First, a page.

Another ongoing concern, especially with crimeservers being found in the wild with gigabytes of personal and financial information is the ongoing issue of data theft. Data theft is and will probably be the primary motive for most of the exploits out there. On a personal level, what scares me, is the increasing sophisitication of the attacks and the ever increasing amount of information compromised.

The respondents in the survey believe that most data will be stolen via insufficient access controls, laptops gone missing, data sent to third parties, and data being wrongfully posted to the Internet, intranet, and extranet.

Another new solution mentioned by the respondents is whitelisting. In simple terms, whitelisting is where a system is protected by only allowing approved sources to integrate with it. If a file or application isn't approved by the whitelist, it simply will not run.

Also mentioned in the Symantec post are what motivates researchers to examine and sometimes even develop malicious technology for research purposes. Some mentioned they need to do it to accomplish their jobs -- while others mentioned personal profit and even fame as their primary motivation. So far as developing malicious technology for research purposes, the post points out the danger that some of this research might accidentially be leaked into the wild.

A recent example of this occurred with DNS Cache Poisioning, which was covered in more detail at the conference by the person who discovered it, Dan Kaminsky. DNS Cache Poisoning allows an Internet bad guy (or gal) to redirect a user to a malicious site without their knowledge. Within days of the information being leaked, instructions (computer code) was put into a hacker tool called Metasploit. Metasploit is a controversial tool used both by researchers to work on exploits and by hackers to launch attacks.

The DNS Cache Poisoning exploit was made public prematurely. Kaminsky and a whole crew of experts had secretly been working on solutions to protect systems from the exploit before it was leaked. On Monday, the Register reported that large areas of the Internet remain at risk.

So far as platforms that are of the most concern, the respondents listed XP over Vista, which is a turn around from last year where the concerns were exactly the opposite. A speculation for this was cited as the industry being slow to adopt to the Vista platform.

With DNS Cache Poisoning and Gigabytes of personal information being found floating around the Internet, there is little doubt 2009 is going to be an interesting and challenging year for the BlackHat attendees. In my humble opinion, it all boils down to the fact that information is worth a lot of money that criminals and businesses alike see as a cash cow.

Maybe in 2009, we will take a look at what enables the problem in the first place? Until we do, I fear the problem will only continue to grow.

Monday, August 11, 2008

This Year, Fraud Will Cost Businesses $994 Billion in the U.S.!

U.S. organizations lose about 7 percent of their revenues to fraud, according to the Association of Certified Fraud Examiners. When compared to the projected U.S. Gross Domestic Product for 2008 -- 7 percent equates to $994 billion.

In their just released Report to the Nation on Occupational Fraud and Abuse, the average case cost a business $175,000. In a quarter of 959 cases used to compile the study, the loss was $1 million or more. The most costly type of fraud was financial statement fraud -- more commonly known as cooking the books -- which cost organizations an average of $2 million.

Not surprisingly, smaller businesses suffered the greatest losses. I say not surprisingly, because smaller businesses normally can't afford dedicated resources to detect and prevent fraud. For small businesses, the average case studied cost about $200,000.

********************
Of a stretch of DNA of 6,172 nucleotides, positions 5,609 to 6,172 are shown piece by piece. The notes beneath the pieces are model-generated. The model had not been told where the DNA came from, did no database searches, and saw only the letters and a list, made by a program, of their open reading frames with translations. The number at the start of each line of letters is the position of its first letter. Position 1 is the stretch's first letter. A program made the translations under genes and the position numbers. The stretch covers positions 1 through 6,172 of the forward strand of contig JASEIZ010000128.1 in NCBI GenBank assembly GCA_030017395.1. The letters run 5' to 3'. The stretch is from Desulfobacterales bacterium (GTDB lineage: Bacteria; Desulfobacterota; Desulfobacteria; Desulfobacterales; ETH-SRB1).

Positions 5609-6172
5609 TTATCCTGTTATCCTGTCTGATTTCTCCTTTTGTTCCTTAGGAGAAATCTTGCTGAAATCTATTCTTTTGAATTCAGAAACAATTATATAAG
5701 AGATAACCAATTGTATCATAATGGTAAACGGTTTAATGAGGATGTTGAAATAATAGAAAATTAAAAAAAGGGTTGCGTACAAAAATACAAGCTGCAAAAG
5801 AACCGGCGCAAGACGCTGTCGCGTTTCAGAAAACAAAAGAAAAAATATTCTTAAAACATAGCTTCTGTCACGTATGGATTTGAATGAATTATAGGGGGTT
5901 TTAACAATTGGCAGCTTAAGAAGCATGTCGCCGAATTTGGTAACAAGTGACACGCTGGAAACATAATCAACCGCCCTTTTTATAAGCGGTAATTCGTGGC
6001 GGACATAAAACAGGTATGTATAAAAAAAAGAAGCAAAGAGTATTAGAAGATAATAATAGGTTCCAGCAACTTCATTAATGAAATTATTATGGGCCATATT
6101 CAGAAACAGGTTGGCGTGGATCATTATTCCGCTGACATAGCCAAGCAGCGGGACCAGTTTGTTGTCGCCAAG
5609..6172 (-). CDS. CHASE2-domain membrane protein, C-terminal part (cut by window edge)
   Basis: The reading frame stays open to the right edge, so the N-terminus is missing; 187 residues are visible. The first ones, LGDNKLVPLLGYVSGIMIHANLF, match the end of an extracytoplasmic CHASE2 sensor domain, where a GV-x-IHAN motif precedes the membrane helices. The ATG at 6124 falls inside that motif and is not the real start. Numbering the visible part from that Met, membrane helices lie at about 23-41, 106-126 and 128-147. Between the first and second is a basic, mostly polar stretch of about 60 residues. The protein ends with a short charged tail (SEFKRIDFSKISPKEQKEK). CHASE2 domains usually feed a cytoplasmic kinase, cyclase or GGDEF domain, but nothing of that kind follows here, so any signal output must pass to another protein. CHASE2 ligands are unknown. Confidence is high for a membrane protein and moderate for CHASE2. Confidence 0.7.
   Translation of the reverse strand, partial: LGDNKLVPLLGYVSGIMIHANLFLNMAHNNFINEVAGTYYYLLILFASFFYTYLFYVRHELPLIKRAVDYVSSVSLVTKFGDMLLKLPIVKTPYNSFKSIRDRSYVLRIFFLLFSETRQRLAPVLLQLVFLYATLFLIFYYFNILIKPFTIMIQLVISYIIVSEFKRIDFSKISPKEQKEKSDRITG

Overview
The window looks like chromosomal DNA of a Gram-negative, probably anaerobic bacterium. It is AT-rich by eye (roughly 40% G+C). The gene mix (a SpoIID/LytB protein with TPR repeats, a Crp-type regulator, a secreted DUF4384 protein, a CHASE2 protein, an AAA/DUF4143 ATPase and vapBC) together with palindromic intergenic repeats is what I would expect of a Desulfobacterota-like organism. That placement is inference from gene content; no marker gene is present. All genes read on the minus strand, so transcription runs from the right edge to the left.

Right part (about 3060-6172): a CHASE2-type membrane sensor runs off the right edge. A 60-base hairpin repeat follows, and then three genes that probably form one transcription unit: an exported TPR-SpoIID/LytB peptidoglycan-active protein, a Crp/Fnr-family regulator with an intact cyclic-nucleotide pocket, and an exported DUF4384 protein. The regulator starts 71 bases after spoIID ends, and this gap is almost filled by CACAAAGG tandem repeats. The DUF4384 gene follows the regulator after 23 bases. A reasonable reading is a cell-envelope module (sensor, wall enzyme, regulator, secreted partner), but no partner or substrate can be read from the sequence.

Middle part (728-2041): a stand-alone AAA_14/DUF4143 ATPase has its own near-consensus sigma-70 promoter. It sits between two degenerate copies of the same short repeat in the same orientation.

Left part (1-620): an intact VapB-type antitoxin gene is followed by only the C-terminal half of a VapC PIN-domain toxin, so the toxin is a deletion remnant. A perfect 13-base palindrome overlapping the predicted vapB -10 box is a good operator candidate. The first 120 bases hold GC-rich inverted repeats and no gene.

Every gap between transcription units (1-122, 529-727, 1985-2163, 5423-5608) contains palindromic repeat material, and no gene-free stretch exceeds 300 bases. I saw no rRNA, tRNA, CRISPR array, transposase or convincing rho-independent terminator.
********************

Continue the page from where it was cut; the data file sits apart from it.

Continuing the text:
The most common type of fraud found in the study was corruption and the second most common was fraudulent billing. The average scheme wasn't detected for two years and the most common form of detection was from a human being tipping off management, or a business owner.

In the small business fraud model, check tampering was a common cause, also.

Businesses that had fraud controls did a lot better than businesses that didn't, according to the study. For instance, businesses that did surprise audits suffered an average loss of $70,000, while businesses that didn't suffered an average loss of $207,000. Other controls that made an impact cited in the report are anonymous hot lines, training management to detect fraud and hiring dedicated personnel to detect and resolve fraud.

According to the report, fraud perpetrators can be identified by the behaviors they display. These include living beyond their means, financial difficulties or even by trying to please their boss by making it appear that the business is doing better than it really is. Please note that in the case of larger corporations, the word "boss" can mean investors or shareholders.

Please note there are many more signs of dishonesty and recommended controls for small business owners. Another good resource to read about these subjects is put out by the National Association of Veterans' Research and Education Foundation.

The extensive report covers all type of fraud, whether they are financial, or otherwise. The three main categories it is broken down into are Corruption, Asset Misappropriation and Fraudulent statements. Corruption schemes entail bribery, conflicts of interest, illegal gratuities and economic extortion. Asset Misappropriation schemes (most common) cover cash manipulation, inventory theft, and fraudulent disbursements.

For those businesses, who can't afford hired help to deal with fraud, I guess this means a owner should check their books and accounts randomly without letting their employees know when they are going to do it. They should also diversify controls and oversight (separate key duties). No one person should have complete control over a revenue stream or valuable asset. Additionally -- there are third-party anonymous hot line services and if they are too expensive -- a creative small business owner might set up a telephone line with a voice mail and have some posters made.

So far as training management and employees on what to be aware of -- the current AFCE report is a wealth of information, also. A little awareness and knowledge of how fraud is facilitated can go a long way towards preventing it, as well as, giving your human resources the knowledge to spot and report it.

Most fraud is defeated by people, who are knowledgeable of what to look for. This is because fraud schemes rely on tricking everyone else to think nothing is going on.

On a final note, if you are a small business owner and detect fraud, I recommend leaving any legal recourse matters to someone who is familiar with how to do it. Handling these matters the wrong way can add to the problem by causing other losses, such as civil litigation or the protecting yourself against it. In any situation, where a crime is detected, the best thing to do is to contact the authorities and seek their assistance with it.